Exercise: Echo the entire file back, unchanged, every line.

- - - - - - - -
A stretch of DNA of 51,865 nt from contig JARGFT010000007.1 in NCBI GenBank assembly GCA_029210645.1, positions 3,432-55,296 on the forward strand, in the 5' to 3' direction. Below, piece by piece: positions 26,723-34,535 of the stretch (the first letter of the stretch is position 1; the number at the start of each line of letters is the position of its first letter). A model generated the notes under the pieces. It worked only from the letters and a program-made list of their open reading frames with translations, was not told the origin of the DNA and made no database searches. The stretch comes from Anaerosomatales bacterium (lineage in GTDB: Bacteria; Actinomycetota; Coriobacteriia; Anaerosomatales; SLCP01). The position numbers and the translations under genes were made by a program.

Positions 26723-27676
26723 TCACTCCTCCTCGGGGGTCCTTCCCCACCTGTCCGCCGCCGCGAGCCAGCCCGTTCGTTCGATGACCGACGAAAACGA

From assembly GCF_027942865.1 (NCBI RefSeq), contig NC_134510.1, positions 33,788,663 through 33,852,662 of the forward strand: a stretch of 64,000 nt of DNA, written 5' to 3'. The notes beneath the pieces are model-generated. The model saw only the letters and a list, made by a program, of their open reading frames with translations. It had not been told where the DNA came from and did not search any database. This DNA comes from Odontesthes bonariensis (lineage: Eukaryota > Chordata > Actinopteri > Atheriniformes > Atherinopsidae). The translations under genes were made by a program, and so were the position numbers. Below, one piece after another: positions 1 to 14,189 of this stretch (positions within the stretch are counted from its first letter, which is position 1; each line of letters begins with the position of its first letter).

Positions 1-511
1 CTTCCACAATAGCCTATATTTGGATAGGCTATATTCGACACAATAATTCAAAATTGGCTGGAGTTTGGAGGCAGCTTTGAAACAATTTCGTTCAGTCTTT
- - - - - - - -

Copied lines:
A stretch of DNA of 51,865 nt from contig JARGFT010000007.1 in NCBI GenBank assembly GCA_029210645.1, positions 3,432-55,296 on the forward strand, in the 5' to 3' direction. Below, piece by piece: positions 26,723-34,535 of the stretch (the first letter of the stretch is position 1; the number at the start of each line of letters is the position of its first letter). A model generated the notes under the pieces. It worked only from the letters and a program-made list of their open reading frames with translations, was not told the origin of the DNA and made no database searches. The stretch comes from Anaerosomatales bacterium (lineage in GTDB: Bacteria; Actinomycetota; Coriobacteriia; Anaerosomatales; SLCP01). The position numbers and the translations under genes were made by a program.

Positions 26723-27676
26723 TCACTCCTCCTCGGGGGTCCTTCCCCACCTGTCCGCCGCCGCGAGCCAGCCCGTTCGTTCGATGACCGACGAAAACGA

From assembly GCF_027942865.1 (NCBI RefSeq), contig NC_134510.1, positions 33,788,663 through 33,852,662 of the forward strand: a stretch of 64,000 nt of DNA, written 5' to 3'. The notes beneath the pieces are model-generated. The model saw only the letters and a list, made by a program, of their open reading frames with translations. It had not been told where the DNA came from and did not search any database. This DNA comes from Odontesthes bonariensis (lineage: Eukaryota > Chordata > Actinopteri > Atheriniformes > Atherinopsidae). The translations under genes were made by a program, and so were the position numbers. Below, one piece after another: positions 1 to 14,189 of this stretch (positions within the stretch are counted from its first letter, which is position 1; each line of letters begins with the position of its first letter).

Positions 1-511
1 CTTCCACAATAGCCTATATTTGGATAGGCTATATTCGACACAATAATTCAAAATTGGCTGGAGTTTGGAGGCAGCTTTGAAACAATTTCGTTCAGTCTTT